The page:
Foraging judiciously for delicious edible plants in the wilds is a great way to get in touch with nature and add a little environmentally friendly wow factor to your dinner table. Every spring, it seems, people traipse through woodlands on a culinary quest for fiddleheads, ramps and dandelion greens, and summer lures into the forests and fields for morels and other wild mushrooms, and raspberries, wild blueberries, serviceberries and, if you live in Newfoundland, bakeapples. And, if you are lucky you can add another item to nature’s shopping cart the next time you’re foraging in the woods near a cold stream; watercress.
Most watercress we access is grown commercially, much of it hydroponically, but it grows prolifically in the wild too. Watercress, originally native to Europe now thrives in North America. In fact, Huntsville Alabama has proclaimed itself the Watercress Capital of the World! A member of the brassicaceae family which also includes radishes and mustard, it is a semi-aquatic plant that always grows near streams and shady brooks. It’s peppery, radish-like flavour adds a piquant note to salads and soups and it is a great, lively addition to a sandwich that would otherwise have lettuce or sprouts.
Not only is it delicious, watercress, like most leafy greens is good for you; low in calories and high in vitamins, watercress in particular is a good source of vitamins A, C and K, beta-carotene and minerals like calcium, iron, and magnesium.
Recently our friend Ilona Daniel, a chef, educator and good food activist now in Prince Edward Island posted some photos of wild watercress she came across while hiking. Ilona likes to use watercress in salads, or just wilted with a little butter, and in dainty tea sandwiches with chevre and cucumber.
If you do forage for wild edibles, in the woods, meadows or fields, always remember to respect the local environment and leave the ecosystem intact as much as possible. Never clear out an entire area of one species, but rather pick a little here and there, leaving as much of the plants as possible to grow and thrive. Here is a great list of other outdoor edibles that you can add to your diet, as well as some tips on foraging them.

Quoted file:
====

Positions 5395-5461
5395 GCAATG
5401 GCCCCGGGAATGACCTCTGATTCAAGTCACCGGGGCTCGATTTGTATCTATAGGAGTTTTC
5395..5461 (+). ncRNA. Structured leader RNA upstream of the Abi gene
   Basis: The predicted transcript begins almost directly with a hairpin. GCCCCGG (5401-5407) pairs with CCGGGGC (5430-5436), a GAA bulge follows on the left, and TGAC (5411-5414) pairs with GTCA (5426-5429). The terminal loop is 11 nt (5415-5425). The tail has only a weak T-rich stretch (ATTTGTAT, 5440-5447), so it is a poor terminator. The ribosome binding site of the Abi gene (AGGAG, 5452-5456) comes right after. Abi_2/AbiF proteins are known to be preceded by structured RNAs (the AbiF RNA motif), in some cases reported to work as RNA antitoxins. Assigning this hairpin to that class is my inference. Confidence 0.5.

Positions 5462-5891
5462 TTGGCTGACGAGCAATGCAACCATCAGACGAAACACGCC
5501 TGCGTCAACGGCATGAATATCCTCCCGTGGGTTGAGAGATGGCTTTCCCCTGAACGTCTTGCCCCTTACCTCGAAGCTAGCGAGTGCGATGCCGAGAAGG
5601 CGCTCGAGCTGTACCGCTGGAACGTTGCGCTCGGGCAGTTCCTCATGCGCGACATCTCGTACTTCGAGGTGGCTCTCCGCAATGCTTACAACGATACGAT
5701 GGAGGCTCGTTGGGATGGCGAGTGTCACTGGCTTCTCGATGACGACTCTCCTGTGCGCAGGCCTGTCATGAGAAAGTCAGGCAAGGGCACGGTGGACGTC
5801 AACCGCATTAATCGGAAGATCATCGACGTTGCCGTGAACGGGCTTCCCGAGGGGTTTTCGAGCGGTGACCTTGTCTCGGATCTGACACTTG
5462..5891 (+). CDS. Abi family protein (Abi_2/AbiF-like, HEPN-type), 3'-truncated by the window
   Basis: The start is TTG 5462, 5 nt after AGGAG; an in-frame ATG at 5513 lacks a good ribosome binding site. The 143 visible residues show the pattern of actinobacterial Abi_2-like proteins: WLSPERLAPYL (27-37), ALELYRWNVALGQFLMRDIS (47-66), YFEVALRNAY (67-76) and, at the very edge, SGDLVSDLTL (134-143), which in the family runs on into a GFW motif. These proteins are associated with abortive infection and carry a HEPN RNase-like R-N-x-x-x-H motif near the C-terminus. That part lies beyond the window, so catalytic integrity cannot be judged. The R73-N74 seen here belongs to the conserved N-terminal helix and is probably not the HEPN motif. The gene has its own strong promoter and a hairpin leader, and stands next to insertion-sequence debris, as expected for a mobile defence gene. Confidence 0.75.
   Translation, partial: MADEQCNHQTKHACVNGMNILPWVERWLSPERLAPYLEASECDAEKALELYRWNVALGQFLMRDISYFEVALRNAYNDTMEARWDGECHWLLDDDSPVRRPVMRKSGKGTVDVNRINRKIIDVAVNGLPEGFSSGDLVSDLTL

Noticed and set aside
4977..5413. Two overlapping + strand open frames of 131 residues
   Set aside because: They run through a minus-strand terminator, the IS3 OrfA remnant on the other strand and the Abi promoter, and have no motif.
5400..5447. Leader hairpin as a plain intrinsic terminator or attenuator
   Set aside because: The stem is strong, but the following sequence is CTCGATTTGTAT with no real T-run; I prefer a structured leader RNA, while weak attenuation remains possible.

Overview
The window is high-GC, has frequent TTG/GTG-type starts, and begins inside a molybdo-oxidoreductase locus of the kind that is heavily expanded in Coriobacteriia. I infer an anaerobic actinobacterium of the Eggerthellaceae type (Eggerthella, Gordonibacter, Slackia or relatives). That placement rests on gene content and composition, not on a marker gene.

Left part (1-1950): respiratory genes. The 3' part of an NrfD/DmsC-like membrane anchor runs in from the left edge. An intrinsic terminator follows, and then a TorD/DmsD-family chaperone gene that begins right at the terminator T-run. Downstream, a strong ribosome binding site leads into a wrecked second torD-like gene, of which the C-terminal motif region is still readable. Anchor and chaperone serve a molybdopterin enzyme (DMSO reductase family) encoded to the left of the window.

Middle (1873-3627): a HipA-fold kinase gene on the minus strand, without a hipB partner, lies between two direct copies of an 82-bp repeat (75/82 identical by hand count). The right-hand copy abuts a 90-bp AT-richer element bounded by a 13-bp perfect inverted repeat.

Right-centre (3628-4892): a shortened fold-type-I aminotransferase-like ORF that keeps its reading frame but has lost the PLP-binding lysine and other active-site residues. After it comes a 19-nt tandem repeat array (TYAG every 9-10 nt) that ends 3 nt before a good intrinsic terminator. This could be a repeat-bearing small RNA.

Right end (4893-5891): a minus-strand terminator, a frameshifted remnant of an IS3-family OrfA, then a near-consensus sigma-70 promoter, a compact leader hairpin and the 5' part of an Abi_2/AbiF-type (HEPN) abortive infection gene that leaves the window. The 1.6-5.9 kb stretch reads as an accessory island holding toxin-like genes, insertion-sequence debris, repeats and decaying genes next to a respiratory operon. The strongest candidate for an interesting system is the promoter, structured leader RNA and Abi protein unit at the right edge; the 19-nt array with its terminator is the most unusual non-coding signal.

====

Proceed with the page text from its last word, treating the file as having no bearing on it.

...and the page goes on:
And even if you do not plan on heading out to the woods anytime soon to hunt for your own watercress, you can always find it on our shelves, ready to be made into a a dainty tramezzini to serve at your next tea-party, or given this seemingly endless hot summer and the plethora of cucumbers overtaking our gardens, how about a cold cucumber and watercress soup? Doesn’t that sound delicious right about now?
Cold Cucumber and Watercress Soup
3 medium cucumbers
1 ½ cups watercress, firmly packed
small bunch of dill, stems removed
2 tablespoons white wine vinegar
1 tsp salt
2 tablespoons olive oil
1 cup yogurt
salt and pepper to taste
Possible garnishes: Drizzle of olive oil, sprigs of dill, mint leaves, chopped radish, crumbled feta cheese, yogurt, chopped chives or scallions. Peel the cucumbers and slice them lengthwise. Scoop out the seeds and chop. Puree in a food processor or blender until smooth. Add the watercress, half of the dill (saving the rest for garnish) vinegar, salt and oil and puree until smooth. Pour soup into a large bowl and stir in yogurt. Season to taste. Chill for a few hours while the soup is in the fridge. Garnish to your liking and serve cold.